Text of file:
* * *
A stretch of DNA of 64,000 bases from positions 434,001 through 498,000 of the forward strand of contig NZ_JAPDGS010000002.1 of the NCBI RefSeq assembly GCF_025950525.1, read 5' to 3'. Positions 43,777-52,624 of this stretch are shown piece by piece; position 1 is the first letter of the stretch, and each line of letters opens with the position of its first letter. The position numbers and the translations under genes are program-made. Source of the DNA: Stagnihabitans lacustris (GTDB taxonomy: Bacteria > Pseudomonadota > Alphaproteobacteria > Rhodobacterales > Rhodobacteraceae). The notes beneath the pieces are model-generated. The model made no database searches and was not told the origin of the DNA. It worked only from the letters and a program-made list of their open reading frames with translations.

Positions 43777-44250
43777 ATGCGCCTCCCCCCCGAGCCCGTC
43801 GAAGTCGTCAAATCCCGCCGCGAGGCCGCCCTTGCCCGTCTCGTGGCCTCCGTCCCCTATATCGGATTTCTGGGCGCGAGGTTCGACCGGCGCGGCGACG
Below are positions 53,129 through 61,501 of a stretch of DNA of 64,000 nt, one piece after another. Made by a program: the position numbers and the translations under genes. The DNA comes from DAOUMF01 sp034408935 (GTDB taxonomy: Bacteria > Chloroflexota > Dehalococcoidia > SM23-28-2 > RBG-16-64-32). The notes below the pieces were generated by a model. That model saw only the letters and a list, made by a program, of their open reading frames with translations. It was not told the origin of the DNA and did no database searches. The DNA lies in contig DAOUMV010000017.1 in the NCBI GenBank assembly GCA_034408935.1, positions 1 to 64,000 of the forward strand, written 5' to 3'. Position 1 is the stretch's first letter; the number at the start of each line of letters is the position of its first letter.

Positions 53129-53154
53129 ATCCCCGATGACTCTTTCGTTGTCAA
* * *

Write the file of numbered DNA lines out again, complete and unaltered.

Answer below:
A stretch of DNA of 64,000 bases from positions 434,001 through 498,000 of the forward strand of contig NZ_JAPDGS010000002.1 of the NCBI RefSeq assembly GCF_025950525.1, read 5' to 3'. Positions 43,777-52,624 of this stretch are shown piece by piece; position 1 is the first letter of the stretch, and each line of letters opens with the position of its first letter. The position numbers and the translations under genes are program-made. Source of the DNA: Stagnihabitans lacustris (GTDB taxonomy: Bacteria > Pseudomonadota > Alphaproteobacteria > Rhodobacterales > Rhodobacteraceae). The notes beneath the pieces are model-generated. The model made no database searches and was not told the origin of the DNA. It worked only from the letters and a program-made list of their open reading frames with translations.

Positions 43777-44250
43777 ATGCGCCTCCCCCCCGAGCCCGTC
43801 GAAGTCGTCAAATCCCGCCGCGAGGCCGCCCTTGCCCGTCTCGTGGCCTCCGTCCCCTATATCGGATTTCTGGGCGCGAGGTTCGACCGGCGCGGCGACG
Below are positions 53,129 through 61,501 of a stretch of DNA of 64,000 nt, one piece after another. Made by a program: the position numbers and the translations under genes. The DNA comes from DAOUMF01 sp034408935 (GTDB taxonomy: Bacteria > Chloroflexota > Dehalococcoidia > SM23-28-2 > RBG-16-64-32). The notes below the pieces were generated by a model. That model saw only the letters and a list, made by a program, of their open reading frames with translations. It was not told the origin of the DNA and did no database searches. The DNA lies in contig DAOUMV010000017.1 in the NCBI GenBank assembly GCA_034408935.1, positions 1 to 64,000 of the forward strand, written 5' to 3'. Position 1 is the stretch's first letter; the number at the start of each line of letters is the position of its first letter.

Positions 53129-53154
53129 ATCCCCGATGACTCTTTCGTTGTCAA